Democrats have spent years pledging to address the gun violence that plagues communities across the U.S. A surge of mass shootings over the weekend that left dozens wounded and two dead served as a reminder of how little they have accomplished since taking control of Washington 15 months ago, reports the Associated Press.
The struggle for the Biden administration and Congressional Democrats to enact any meaningful legislation to enhance gun safety reflects how the party’s ambitious agenda has been stunted by internal squabbling, the persistence of the pandemic and the war in Ukraine. The almost complete Republican opposition to Democratic priorities, including gun rules, has hobbled a party with razor-thin majorities in the House and Senate.
That little solace to gun safety advocates and tens of thousands of shooting victims who were told Democrats would reduce gun violence if given the chance to govern. In an already difficult election year, the inaction threatens to undermine the coalition of young people, women, voters of color and independents who helped deliver Joe Biden the presidency in 2020 and will be needed again if Democrats are to hold control of Congress.
“I’m just angry,” said David Hogg, a gun safety activist who survived the 2018 shooting that killed 17 people at Marjory Stoneman Douglas High School in Parkland, Fl. “We took the House and then we took the Senate and now we have the White House, too, and still, nothing is changing.”
Rep. Lucy McBath (D-GA), whose son was shot to death nearly a decade ago, encouraged those frustrated with the pace of progress to be patient. She likened the fight to reduce gun violence to her parents’ fight for civil rights a generation earlier.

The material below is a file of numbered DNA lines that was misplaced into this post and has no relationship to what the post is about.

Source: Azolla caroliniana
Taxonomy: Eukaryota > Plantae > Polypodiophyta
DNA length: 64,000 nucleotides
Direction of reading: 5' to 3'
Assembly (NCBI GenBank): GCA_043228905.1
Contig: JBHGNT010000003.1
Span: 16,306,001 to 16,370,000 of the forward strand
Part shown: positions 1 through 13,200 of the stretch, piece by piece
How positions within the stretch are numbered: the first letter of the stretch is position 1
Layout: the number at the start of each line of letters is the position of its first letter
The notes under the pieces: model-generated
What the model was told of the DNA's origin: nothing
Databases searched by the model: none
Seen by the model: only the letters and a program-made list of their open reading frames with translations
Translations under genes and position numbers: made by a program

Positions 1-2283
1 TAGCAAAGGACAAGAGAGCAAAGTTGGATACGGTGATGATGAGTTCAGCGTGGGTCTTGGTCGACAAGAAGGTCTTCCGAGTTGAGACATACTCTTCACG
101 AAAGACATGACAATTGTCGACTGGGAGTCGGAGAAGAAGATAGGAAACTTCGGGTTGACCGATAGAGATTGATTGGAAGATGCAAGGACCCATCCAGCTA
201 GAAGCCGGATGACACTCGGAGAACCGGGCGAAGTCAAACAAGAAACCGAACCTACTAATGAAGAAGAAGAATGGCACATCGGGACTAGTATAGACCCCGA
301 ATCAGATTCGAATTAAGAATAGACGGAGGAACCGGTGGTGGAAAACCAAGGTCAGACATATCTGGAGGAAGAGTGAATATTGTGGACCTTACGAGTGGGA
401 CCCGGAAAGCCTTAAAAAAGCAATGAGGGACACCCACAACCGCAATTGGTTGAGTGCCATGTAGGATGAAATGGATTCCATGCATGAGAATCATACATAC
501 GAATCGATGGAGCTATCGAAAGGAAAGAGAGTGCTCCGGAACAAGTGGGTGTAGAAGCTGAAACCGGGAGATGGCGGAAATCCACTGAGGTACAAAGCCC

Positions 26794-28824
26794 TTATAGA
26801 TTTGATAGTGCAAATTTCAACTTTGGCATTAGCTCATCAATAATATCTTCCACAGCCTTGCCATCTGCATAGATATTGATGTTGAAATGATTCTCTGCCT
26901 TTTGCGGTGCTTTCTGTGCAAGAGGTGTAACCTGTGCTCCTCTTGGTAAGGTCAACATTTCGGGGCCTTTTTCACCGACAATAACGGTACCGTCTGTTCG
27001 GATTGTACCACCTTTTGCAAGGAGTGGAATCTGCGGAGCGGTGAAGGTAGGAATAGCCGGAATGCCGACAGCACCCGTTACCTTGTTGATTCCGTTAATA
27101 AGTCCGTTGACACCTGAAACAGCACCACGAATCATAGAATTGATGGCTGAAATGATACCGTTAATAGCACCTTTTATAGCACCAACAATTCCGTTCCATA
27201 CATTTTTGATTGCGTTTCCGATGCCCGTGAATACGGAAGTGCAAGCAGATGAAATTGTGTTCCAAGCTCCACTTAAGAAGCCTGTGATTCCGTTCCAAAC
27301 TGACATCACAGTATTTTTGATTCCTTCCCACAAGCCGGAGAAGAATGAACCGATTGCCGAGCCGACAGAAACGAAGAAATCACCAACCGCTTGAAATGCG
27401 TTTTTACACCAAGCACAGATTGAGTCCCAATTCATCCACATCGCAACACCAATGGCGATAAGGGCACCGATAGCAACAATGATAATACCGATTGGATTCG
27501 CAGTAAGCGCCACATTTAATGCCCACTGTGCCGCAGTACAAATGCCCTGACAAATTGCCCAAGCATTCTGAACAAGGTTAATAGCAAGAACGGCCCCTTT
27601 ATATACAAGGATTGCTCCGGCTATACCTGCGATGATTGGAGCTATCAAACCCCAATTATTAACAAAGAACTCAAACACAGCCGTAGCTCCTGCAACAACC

“Change doesn’t come as quickly as we ever want it to happen. Because understand, this is a culture that we’re having to change,” McBath said in an interview. “I know that we’re making real progress on this issue. The fact that I am actually in Washington, and I was elected in Georgia with a gun violence policy agenda ... tells you there is progress.” McBath’s return to Congress next year is far from assured. She’s locked in a competitive primary against Rep. Carolyn Bourdeaux in a redrawn district in Atlanta’s northeast suburbs.
The gun lobby is convinced that public safety concerns will help its Republican allies retake the House, if not the Senate, this fall. National Rifle Association spokesperson Andrew Arulanandam said, “Whether the gun control lobby realizes it or not, there’s an increased appreciation and realization in this country that gun control does not make people safer.”
Gun safety groups like March For Our Lives are ratcheting up pressure on Democrats to take action. The group for the first time is backing primary challenges this spring and summer to Democratic incumbents who haven’t prioritized the issue.
On Tuesday, Hogg and other young activists with March For Our Lives dropped body bags outside Senate Majority Leader Charles Schumer’s New York office to protest his unwillingness to bring gun safety legislation to the Senate floor for a vote.